WaterTower Music’s musical score (digital version) to DC Comics’ Suicide Squad movie features composer Steven Price (The World’s End), who brings new themes and some emotional depth to this rag-tag team villain group who are tasked with defeating a mysterious force within a large city. Amanda Waller (Viola Davis) assembles a team that includes Deadshot (Will Smith), Harley Quinn (Margot Robbie), Captain Boomerang (Jai Courtney), Diablo (Jay Hernandez), and Killer Croc (Adewale Akinnuoye-Agbaje). The Joker (Jared Leto), June Moone (Cara Delevingne), and Rick Flag (Joel Kinnaman) also play prominent roles in the story. Notes: This reviewer saw the movie before reviewing this score and there are also no movie spoilers here.
Price won an Academy Award for best original score in 2013 for Gravity and previously worked with director David Ayer on the World War ll film Fury. Price does not duplicate previous DC Comics film scores, though “You Make My Teeth Hurt” contains some echoes of Hans Zimmer’s Batman theme movements, and a key section of “A Serial Killer Who Takes Credit Cards” sounds eerily like the Kryptonian ship’s rays pounding the Earth during the planetary “conversion” sequence in Man of Steel.
This is not as memorable as Danny Elfman’s or Zimmer’s DC Comics musical scores, but there are some great lengthy pieces with the 80-piece Hollywood Studio Orchestra and a solid overall result (over 73 minutes with 22 songs). Eight bonus tracks are also included and total up to about 21 additional minutes, which puts the grand total over 90 minutes. The bonus tracks add more themes, especially for June Moone, Diablo, and Croc. Highlights of the bonus tracks are “Did That Tickle?”, “Enchantress in the War Room”, and “I Promise My Friends”.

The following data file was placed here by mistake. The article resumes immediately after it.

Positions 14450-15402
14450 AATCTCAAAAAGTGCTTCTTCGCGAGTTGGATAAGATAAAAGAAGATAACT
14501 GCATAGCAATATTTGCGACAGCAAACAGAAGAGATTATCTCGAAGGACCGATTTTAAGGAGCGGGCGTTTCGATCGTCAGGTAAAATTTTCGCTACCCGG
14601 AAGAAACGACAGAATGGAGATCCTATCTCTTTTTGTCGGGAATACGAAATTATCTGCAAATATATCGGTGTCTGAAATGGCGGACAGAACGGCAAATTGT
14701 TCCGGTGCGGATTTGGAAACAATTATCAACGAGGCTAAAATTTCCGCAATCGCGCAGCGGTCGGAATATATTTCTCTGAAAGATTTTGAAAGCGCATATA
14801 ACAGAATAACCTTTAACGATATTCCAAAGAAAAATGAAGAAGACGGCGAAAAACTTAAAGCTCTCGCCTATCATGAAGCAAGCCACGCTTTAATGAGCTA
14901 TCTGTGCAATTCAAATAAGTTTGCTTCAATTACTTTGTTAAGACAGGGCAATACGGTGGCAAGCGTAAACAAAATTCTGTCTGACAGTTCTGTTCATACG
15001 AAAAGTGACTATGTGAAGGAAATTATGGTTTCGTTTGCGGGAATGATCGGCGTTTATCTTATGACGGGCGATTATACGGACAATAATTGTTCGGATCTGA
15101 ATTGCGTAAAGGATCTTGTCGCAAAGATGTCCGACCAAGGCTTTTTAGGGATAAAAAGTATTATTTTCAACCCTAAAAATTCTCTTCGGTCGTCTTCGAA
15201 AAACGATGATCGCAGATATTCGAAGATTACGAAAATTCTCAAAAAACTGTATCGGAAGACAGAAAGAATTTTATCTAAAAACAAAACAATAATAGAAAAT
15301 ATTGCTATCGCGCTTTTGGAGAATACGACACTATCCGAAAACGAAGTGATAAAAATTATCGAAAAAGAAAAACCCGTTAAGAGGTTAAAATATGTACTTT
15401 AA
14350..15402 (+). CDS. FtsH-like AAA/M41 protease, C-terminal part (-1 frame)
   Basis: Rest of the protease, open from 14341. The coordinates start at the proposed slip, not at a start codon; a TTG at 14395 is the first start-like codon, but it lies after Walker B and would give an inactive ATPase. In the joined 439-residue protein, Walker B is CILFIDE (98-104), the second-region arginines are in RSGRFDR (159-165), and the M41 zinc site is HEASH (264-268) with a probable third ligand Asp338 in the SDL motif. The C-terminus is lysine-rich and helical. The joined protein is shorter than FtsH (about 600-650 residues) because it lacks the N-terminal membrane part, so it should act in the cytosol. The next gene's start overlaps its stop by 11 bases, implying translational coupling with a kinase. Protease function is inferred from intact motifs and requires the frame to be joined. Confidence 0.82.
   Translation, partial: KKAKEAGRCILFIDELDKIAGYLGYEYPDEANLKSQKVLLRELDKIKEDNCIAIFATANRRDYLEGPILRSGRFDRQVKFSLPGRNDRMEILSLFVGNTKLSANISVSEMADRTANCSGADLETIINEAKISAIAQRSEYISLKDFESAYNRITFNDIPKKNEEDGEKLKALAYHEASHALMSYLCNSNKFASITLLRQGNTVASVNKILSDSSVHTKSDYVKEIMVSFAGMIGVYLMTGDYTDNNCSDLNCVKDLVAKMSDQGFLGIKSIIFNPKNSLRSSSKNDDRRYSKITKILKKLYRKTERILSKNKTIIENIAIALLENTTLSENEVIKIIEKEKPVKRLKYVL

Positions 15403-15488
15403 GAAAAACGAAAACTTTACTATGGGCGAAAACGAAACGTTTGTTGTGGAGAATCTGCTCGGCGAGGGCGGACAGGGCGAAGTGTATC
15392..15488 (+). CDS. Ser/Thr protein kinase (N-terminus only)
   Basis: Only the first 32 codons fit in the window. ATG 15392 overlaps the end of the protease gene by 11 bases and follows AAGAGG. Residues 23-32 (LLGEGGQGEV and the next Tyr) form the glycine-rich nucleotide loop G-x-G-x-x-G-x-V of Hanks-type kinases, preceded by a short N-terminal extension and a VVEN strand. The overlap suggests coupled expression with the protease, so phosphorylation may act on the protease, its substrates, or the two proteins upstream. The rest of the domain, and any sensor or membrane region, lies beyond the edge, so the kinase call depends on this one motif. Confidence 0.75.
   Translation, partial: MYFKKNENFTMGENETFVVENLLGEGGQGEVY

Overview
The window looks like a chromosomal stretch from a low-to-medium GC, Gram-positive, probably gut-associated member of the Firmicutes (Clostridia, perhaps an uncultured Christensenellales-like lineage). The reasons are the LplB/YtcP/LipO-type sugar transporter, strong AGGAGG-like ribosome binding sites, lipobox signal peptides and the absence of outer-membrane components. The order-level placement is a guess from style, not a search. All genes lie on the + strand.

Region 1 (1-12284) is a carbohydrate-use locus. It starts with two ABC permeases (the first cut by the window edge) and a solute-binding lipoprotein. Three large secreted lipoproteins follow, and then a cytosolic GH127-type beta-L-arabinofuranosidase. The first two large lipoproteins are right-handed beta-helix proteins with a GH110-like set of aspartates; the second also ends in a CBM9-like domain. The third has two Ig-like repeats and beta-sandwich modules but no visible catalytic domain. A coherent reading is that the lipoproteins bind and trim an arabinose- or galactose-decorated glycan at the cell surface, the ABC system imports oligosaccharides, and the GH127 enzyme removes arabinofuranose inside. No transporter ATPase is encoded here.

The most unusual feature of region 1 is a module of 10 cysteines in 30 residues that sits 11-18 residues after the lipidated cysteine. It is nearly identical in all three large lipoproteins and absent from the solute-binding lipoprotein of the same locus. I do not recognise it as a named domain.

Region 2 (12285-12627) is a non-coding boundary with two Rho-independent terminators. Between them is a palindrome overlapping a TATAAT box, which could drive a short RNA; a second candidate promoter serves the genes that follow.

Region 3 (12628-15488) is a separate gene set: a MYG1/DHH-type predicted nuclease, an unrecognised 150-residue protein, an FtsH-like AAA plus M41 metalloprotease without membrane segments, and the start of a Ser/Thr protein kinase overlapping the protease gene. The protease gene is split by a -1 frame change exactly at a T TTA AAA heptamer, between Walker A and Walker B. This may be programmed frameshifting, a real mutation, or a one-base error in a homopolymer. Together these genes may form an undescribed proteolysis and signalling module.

Price mixes calmer emotions with rambunctious action plus character themes and relationships (the Joker and Harley Quinn). Price does not use many effects (police siren at the beginning of “Hey Craziness”) or vocals (a few distorted segments create interesting tones, assuming relating to Quinn), but listeners won’t be able to distinguish any words).
The score has dark themes for the Joker but more playful elements for Quinn. These two become one musically in “Harley and Joker”, which is followed by a big action piece, “This Bird Is Baked”, that injects more emotion into their relationship.
The beginning piece, “Task Force X”, uses keyboards and strings to establish the tone. It gets listeners’ attention and feels a bit like a cross between the Batman/Dark Knight films and an NFL football theme. “Arkham Asylum” and “I’m Going to Figure This Out” slowly build more themes for listeners (and audiences). Later, “The Squad” reincorporates these themes well and starts providing some familiarity through the repetition.
“Brother Our Time Has Come” inserts some strong emotion and then elevates to a very high level in “That’s How I Cut and Run”, which matches the filmed action and visuals very well. The latter composition definitely enhances the corresponding sequence in this movie.
Price begins an impressive six-piece, action-filled stretch with “The Squad” that ends with “The Worst of the Worst”. Predictably, the titles in this stretch might give away the movie’s story during the climatic sequences. “One Bullet Is All I Need” showcases the impressive string section performances here. These pieces definitely enhance action and might prompt some listeners to add these pieces to their workout music mixes.
This decent score comes recommended with reservations, as it offers plenty of content but falls a bit short on making memorable music. This WaterTower Music release is a great deal on digital formats and is also available on CD. The Suicide Squad music soundtrack is also available and includes songs from Twenty One Pilots, Skrillex, Eminem, Kehlani, Grimes, and Panic! at the Disco.